Because childhood is probably the most favorable period for learning , Babylangues offers you services adapted to the age of your children, their schedule, their pace of life and YOUR pace of life!
From daily childcare to the weekly workshop , we have a formula adapted to your needs, whether you are a French-speaking, bi-cultural family, a monolingual or multilingual family, returning from expatriation or in preparation for expatriation .
Today present in 18 cities in France Babylangues offers all its know-how in 10 different languages and offers services adapted to the tastes and schedules of each: childcare in English for school outings or on Wednesdays , in shared custody or not, from once a week to 6 times a week, in English but also in Spanish, Chinese, German, Italian, etc., all including innovative educational content that fits into the daily lives of children. From the weekly fun workshop to daily childcare, including "Lunchbreak English" or "Morning English", Babylangues allows children to experience foreign languages in their daily lives, in a fun and interactive way, according to a communicative approach favoring human interaction.
The earlier, more frequent and repeated language exposure, the closer the acquisition mechanisms are to those of the child's mother tongue.
We know that learning a so-called foreign language is greatly facilitated before the age of 7 because it is at this period of life that the mechanisms for acquiring a foreign language cease to be similar to those mother tongue. The earlier and more repeated the language exposure, the better able the child will be to reproduce the sounds, stress and melody of a second language. In fact, babies are all born with an ability to discern all the sounds of foreign languages, in their smallest details and specificities. It is moreover this ability to hear and therefore to reproduce the sounds of so-called foreign languages that allows learning and mastery .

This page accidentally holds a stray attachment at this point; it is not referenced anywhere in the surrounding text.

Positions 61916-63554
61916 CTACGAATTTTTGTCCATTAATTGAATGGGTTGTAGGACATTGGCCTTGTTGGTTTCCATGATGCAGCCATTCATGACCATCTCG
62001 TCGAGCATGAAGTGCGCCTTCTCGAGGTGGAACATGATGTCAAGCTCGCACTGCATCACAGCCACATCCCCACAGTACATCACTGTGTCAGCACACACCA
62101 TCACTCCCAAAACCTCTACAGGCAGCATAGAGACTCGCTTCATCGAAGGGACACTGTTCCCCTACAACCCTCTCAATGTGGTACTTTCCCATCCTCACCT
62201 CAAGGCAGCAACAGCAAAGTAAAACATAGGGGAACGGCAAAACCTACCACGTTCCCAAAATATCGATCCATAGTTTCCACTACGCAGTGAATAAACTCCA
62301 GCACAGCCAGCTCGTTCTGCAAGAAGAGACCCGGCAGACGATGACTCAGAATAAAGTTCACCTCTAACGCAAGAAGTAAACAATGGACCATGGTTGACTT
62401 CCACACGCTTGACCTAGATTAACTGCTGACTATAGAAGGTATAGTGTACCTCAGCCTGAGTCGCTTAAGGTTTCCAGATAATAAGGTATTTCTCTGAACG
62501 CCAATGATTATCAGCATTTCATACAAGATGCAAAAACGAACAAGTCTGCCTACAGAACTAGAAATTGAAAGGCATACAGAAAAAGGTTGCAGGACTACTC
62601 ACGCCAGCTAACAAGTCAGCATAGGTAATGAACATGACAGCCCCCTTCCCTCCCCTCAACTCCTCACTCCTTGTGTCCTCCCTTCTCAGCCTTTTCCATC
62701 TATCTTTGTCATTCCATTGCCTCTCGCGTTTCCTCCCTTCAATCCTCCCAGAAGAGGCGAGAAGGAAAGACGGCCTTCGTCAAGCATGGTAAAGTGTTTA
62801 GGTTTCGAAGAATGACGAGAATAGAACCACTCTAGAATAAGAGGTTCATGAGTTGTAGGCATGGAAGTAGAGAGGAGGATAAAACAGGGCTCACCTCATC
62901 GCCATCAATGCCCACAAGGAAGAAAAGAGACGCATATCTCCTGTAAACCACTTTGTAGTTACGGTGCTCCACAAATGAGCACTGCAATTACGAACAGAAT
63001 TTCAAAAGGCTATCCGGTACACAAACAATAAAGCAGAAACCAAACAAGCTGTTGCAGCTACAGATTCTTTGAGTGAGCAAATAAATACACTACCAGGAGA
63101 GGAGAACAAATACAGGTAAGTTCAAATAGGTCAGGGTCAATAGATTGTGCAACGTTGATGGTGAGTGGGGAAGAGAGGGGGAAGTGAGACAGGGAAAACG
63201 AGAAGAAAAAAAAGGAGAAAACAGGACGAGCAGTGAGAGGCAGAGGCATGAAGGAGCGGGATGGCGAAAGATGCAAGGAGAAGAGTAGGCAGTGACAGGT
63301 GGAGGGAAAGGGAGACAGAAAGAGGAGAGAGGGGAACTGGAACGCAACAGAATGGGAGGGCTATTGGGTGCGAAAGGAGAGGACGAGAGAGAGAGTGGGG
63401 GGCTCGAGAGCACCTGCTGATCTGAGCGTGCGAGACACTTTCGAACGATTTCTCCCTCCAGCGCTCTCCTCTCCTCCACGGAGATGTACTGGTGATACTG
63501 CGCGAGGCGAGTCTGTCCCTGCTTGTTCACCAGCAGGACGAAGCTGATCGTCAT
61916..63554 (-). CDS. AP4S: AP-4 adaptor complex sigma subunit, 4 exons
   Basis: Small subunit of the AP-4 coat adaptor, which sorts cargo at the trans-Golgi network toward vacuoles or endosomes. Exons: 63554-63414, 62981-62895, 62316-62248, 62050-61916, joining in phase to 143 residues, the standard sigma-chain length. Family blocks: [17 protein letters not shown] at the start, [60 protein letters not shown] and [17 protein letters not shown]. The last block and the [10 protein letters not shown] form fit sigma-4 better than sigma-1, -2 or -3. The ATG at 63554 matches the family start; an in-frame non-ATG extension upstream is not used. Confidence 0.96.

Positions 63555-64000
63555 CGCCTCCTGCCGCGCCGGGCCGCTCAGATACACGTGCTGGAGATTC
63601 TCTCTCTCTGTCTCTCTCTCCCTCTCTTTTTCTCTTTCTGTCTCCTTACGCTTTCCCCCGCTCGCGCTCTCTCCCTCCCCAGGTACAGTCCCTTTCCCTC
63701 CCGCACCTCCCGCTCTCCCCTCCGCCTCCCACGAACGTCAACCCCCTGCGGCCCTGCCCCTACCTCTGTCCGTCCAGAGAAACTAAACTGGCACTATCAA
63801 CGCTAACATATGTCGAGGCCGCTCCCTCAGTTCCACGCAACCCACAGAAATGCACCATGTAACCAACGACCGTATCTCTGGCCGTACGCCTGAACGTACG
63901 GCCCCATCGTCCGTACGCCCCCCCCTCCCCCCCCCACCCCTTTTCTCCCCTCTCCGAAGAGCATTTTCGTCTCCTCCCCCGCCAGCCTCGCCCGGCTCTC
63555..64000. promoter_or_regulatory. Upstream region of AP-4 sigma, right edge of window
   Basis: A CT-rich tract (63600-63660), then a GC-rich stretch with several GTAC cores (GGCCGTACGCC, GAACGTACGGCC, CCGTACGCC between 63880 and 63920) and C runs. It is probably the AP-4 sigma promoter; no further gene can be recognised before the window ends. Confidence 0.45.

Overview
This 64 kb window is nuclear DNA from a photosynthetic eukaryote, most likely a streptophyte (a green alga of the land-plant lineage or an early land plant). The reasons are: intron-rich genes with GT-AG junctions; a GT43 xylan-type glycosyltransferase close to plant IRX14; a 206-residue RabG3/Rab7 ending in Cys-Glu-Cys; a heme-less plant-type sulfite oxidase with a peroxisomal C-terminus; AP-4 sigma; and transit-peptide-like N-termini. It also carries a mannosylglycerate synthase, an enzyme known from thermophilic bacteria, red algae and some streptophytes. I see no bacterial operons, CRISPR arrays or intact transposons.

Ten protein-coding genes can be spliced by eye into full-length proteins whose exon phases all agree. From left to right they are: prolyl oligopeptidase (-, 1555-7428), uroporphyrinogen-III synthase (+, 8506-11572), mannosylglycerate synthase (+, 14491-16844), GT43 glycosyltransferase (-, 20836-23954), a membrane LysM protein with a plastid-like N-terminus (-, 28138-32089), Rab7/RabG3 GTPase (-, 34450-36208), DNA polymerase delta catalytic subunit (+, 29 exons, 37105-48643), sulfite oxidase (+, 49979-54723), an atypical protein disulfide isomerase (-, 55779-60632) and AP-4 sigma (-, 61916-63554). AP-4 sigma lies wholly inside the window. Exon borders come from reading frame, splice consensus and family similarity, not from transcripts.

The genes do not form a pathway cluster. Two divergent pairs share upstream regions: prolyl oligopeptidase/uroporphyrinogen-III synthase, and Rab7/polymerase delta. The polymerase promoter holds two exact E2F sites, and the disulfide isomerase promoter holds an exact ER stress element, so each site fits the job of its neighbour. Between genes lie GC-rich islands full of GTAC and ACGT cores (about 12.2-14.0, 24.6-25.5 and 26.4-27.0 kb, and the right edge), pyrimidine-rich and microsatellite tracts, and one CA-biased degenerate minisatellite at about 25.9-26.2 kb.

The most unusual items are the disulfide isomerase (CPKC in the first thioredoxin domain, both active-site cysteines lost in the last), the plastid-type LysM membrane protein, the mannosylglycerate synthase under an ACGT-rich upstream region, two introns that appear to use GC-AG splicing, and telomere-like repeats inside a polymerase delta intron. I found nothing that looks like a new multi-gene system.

Over time, this ability diminishes - and eventually dies out - if exposure to these extraneous sounds is not sustained. The brain comes to “sort” the sounds which are not necessary for the child in its environment and this, in order to concentrate on the “useful” sounds of its mother tongue. This partly explains why it is so difficult to learn a foreign language once you are an adult. The older the child, the more he is affected by “phonological deafness”, that is to say the less he hears the sounds of languages that are not part of his daily life. We verify these observations day after day in our work with children: the younger the children, the better their pronunciation of English phonemes.
* in particular the studies conducted by professors Andrea Mechelli (University College London), April Benisach (Rutgers University), Elizabeth Peal and Wallace Lambert (Mc Gill University, Montreal), Ellen Bialystok (York University, Canada), Patricia Kuhl (University of Washington).